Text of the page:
Here at the frontier, the leaves fall like rain. Although my neighbors are all barbarians, and you, you are a thousand miles away, there are still two cups at my table.

Ten thousand flowers in spring, the moon in autumn, a cool breeze in summer, snow in winter. If your mind isn't clouded by unnecessary things, this is the best season of your life.

~ Wu-men ~

Friday, August 13, 2010

Vermeer Bonanza!

A friend sent me a link to a veritable bonanza of articles on the Dutch painter, Johannes Vermeer. Below is an excerpt of the main article. The read the whole thing as well as the others, click here.

Jan Vermeer

Updated May 4, 2009

Just about the only thing we know for certain about the 17th-century Dutch master Johannes Vermeer is the thing that matters most: he was a miraculous painter. What was miraculous about him, among other things, was that he painted nothing, or mostly nothing: a woman reading a letter, or asleep at a table. But he made it seem as if time had nearly stopped in these pictures, and the effect is like slow-motion film: the ordinary suddenly looks extraordinary. Put another way, Vermeer eternalized moments that we all live, the ones when nothing much is happening, and gave them an almost mystical gravity.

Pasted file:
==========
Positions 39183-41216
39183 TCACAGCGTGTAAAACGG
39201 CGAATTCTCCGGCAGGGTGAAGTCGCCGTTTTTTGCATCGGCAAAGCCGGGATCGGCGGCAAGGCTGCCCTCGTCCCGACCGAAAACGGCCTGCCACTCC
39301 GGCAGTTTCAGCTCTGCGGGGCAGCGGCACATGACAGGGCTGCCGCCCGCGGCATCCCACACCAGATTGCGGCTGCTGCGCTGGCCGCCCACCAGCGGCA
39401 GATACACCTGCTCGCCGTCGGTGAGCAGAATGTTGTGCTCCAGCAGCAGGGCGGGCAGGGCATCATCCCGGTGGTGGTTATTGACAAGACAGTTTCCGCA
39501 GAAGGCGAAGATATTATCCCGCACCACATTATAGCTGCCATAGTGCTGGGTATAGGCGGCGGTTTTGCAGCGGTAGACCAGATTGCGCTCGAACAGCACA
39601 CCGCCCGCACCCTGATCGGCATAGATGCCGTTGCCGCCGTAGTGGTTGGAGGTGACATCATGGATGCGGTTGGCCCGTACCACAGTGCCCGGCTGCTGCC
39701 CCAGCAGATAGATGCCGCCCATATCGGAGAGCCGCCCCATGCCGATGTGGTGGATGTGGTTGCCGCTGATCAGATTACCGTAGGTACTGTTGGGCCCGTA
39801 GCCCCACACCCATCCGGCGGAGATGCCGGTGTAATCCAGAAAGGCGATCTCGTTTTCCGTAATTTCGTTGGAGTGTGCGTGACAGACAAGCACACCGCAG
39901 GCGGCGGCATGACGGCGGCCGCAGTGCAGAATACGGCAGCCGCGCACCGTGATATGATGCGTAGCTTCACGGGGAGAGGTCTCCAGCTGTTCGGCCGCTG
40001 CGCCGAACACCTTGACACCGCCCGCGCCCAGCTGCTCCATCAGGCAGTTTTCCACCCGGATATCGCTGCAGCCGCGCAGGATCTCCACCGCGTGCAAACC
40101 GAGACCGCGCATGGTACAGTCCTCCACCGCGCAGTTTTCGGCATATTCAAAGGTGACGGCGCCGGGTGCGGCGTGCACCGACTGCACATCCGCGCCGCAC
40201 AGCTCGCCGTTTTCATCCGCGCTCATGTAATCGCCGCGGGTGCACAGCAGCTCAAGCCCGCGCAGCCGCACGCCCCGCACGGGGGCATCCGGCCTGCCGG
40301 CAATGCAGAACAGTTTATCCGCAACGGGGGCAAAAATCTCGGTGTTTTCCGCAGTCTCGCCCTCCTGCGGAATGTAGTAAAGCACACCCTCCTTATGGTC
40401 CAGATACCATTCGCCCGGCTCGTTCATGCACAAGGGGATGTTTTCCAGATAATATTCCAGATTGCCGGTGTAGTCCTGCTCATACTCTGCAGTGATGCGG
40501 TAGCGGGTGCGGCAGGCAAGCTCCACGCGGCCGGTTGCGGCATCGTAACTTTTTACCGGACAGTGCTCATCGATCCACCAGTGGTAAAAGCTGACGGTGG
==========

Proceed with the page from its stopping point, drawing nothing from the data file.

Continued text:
Is this what makes him so popular? Partly, perhaps. His beautiful works are an effortless and hypnotic pleasure. A painting like "Woman With a Pearl Necklace" is a typical, well, jewel, full of strange portent: the young woman gazes at herself in the mirror as a diffuse golden light pours through the leaded window and glints off her earring, the yellow satin of her fur-trimmed jacket and the hand-wrought nails of a chair. The image is about vanity, to be sure, but also spirituality, since the woman, in her near rapture, looks as if she might be lifting up a host, not a necklace.

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